Elwyn, IrelandXO Volunteer ☘

    Wednesday 11th December 2019, 10:48AM
  • Elwyn, thanks!  The only baptism records I have are on Thomas's son Richard Thomas Slack, B: 5-12-1801 showing he was baptized on the day he was born with this reference:

    Tyrone, Births recorded in KIlskeery C.of  I, 1767-1872.  Thomas's wife is believed to be Susanna but no records that I have found to validate her.

    Also, Richard Slack served in the 6th Dragoon Guards:

     WO 97/122/24 - Richard Slack, Born KILSKERRY, Tyrone; Served in 6th Dragoon Guards; Discharged aged 21. Dates served 1824-1826

    Richard's wife was Christiana Anderson who was born in 1794 in Fermanagh, Northern Ireland.  And she had a brother John Anderson who was born in Derryvullan, Fermanagh.

    I am hoping when we come to Ireland we can find some ancestors of Thomas.

    Again, thanks for your help and time.

    John

    John Wright

    Saturday 14th December 2019, 01:17AM
  • John,

    I mentioned earlier that Slack is not a common surname in Ireland. You can use this link to see where it was found in the mid 1800s:

    https://www.johngrenham.com/findasurname.php?surname=slack

    Looking at the 1901 census there were a grand total of 40 people named Slack in Ireland (out of a population of 4.4 million). So pretty rare. Given that your family lived in Tyrone and were Church of Ireland, I’d suspect they probably originated in England or Scotland and settled in the area in the 1600s as part of the Plantation. (Literally half the population of Fermanagh & many in Tyrone have the same background).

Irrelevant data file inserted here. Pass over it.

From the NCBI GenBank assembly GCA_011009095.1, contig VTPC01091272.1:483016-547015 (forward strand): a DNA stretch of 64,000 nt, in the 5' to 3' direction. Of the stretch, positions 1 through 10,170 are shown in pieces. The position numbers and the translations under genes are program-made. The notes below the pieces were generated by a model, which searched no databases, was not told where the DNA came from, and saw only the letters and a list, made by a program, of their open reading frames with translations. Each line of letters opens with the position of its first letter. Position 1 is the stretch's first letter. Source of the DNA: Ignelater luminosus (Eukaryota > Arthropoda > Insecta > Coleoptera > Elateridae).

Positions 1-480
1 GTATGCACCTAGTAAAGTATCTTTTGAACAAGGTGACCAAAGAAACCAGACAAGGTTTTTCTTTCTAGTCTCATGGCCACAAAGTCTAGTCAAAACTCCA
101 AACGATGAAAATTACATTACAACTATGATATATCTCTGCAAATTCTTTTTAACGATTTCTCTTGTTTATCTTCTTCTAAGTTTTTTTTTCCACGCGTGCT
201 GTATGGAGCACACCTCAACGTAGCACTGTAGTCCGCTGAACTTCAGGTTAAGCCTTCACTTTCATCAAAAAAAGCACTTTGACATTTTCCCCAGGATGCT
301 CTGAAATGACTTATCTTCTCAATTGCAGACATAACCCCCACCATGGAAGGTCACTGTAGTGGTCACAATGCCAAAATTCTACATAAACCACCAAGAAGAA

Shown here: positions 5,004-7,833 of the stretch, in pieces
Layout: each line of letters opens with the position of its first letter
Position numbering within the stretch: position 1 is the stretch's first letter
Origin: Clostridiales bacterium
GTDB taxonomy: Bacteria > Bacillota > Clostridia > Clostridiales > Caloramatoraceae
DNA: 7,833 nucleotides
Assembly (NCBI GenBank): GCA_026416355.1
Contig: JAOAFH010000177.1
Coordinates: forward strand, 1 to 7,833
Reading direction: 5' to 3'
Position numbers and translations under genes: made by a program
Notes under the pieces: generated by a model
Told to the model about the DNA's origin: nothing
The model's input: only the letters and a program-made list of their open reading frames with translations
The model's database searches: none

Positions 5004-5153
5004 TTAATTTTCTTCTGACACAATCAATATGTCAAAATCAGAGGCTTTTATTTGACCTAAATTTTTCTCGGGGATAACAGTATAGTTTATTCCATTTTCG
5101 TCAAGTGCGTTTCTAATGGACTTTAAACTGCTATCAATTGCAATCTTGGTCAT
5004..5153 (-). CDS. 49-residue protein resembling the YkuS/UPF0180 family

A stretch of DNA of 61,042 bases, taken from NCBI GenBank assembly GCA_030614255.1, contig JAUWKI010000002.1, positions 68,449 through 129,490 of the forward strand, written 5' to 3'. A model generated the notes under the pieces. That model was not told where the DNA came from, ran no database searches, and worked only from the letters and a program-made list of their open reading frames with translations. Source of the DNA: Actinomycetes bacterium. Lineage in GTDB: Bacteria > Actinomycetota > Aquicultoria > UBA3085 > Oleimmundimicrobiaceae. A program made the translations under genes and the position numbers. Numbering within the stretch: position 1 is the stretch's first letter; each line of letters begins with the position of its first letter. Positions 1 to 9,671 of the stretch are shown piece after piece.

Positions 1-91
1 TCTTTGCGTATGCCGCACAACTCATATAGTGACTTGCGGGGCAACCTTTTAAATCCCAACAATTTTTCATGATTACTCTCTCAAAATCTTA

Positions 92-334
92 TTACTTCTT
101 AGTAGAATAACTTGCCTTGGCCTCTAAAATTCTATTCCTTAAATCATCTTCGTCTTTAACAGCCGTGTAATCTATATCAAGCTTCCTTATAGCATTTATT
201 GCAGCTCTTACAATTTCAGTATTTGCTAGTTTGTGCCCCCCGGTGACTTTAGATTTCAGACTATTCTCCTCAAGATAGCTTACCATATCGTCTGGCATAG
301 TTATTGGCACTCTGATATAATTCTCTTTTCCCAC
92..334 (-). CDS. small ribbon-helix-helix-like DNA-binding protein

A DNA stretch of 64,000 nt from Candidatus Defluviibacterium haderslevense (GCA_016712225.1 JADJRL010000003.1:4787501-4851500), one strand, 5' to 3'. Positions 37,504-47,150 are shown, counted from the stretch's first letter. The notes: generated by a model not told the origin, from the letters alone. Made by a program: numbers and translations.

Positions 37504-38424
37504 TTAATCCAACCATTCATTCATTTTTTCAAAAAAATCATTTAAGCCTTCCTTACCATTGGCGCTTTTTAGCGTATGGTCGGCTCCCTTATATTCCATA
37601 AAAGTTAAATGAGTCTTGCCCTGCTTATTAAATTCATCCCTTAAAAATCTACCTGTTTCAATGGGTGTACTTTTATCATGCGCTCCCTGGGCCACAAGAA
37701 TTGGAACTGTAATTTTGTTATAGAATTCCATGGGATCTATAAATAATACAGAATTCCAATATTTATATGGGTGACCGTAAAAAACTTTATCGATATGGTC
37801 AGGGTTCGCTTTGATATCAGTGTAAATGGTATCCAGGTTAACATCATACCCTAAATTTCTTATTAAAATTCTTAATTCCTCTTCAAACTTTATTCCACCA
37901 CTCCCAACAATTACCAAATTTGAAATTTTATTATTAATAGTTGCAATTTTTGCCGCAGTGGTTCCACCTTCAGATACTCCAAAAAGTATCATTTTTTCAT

There don’t ever appear to have been many Slacks in Fermanagh or Tyrone and they all seem to have been gone by 1901. The nearest in 1901 were in Co Cavan, some distance from Kilskeery.

    The baptism record you have found for Thomas in 1801 should be in PRONI in Belfast. If going there to look at it, take photo id to get a reader’s ticket (takes just a couple of minutes). No charge.

    In addition to Henry’s likely death in 1868, I can see a death in the same area for Elizabeth Slack in 1891, aged 70, spinster, farmer’s daughter. Probably related.

    https://civilrecords.irishgenealogy.ie/churchrecords/images/deaths_returns/deaths_1891/06081/4734444.pdf

    There were 2 Slack marriages (1845 & 1847) and 1 death 1867, registered in Lisnaskea (at the other end of Fermanagh) but otherwise I don’t see any other statutory records in the county. None at all registered in Tyrone, ever. (Kilskeery events are registered in Irvinestown previously Lowtherstown, in Fermanagh, but otherwise I see no Slack events in Tyrone at all).

    You might find some gravestones in Kilskeery that could contain additional information. Farmers were slightly better off than the average labourer and could often afford a gravestone. (Most labourers couldn’t and were buried without one).

    The WO reference relates to papers held at the National Archives in Kew (London). Some information is on-line on sites such as Ancestry and findmypast but in many cases, you need to go to Kew (or get someone else to do so) to look up the paper records, as the full files are not on-line.

    Elwyn, IrelandXO Volunteer ☘

    Saturday 14th December 2019, 09:42PM